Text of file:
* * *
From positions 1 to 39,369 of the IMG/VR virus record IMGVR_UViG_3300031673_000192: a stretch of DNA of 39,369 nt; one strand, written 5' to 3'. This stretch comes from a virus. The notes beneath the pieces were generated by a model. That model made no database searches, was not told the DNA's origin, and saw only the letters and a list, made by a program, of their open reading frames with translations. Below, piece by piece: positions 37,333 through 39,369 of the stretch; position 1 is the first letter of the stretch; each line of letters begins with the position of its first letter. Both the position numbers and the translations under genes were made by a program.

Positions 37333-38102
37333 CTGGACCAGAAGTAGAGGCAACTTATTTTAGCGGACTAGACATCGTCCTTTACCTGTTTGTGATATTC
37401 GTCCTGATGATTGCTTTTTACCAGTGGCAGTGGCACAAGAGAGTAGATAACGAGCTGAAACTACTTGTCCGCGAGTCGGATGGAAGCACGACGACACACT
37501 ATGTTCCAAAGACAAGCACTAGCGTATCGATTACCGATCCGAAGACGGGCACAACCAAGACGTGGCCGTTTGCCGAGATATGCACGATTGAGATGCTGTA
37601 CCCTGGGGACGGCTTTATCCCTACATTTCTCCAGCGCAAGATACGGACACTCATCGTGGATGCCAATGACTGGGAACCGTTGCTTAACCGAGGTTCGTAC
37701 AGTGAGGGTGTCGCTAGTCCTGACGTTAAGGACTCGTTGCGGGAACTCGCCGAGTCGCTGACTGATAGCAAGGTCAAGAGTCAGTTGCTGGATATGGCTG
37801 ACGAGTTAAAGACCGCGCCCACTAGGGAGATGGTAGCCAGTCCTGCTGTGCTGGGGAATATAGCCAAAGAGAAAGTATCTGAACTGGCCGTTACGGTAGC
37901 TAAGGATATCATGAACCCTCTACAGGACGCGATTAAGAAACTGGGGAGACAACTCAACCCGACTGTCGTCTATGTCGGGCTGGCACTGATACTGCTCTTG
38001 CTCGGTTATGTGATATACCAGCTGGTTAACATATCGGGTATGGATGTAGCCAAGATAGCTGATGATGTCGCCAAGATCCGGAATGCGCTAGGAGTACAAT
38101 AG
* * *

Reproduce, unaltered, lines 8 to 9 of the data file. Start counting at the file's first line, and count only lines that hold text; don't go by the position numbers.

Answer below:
37801 ACGAGTTAAAGACCGCGCCCACTAGGGAGATGGTAGCCAGTCCTGCTGTGCTGGGGAATATAGCCAAAGAGAAAGTATCTGAACTGGCCGTTACGGTAGC
37901 TAAGGATATCATGAACCCTCTACAGGACGCGATTAAGAAACTGGGGAGACAACTCAACCCGACTGTCGTCTATGTCGGGCTGGCACTGATACTGCTCTTG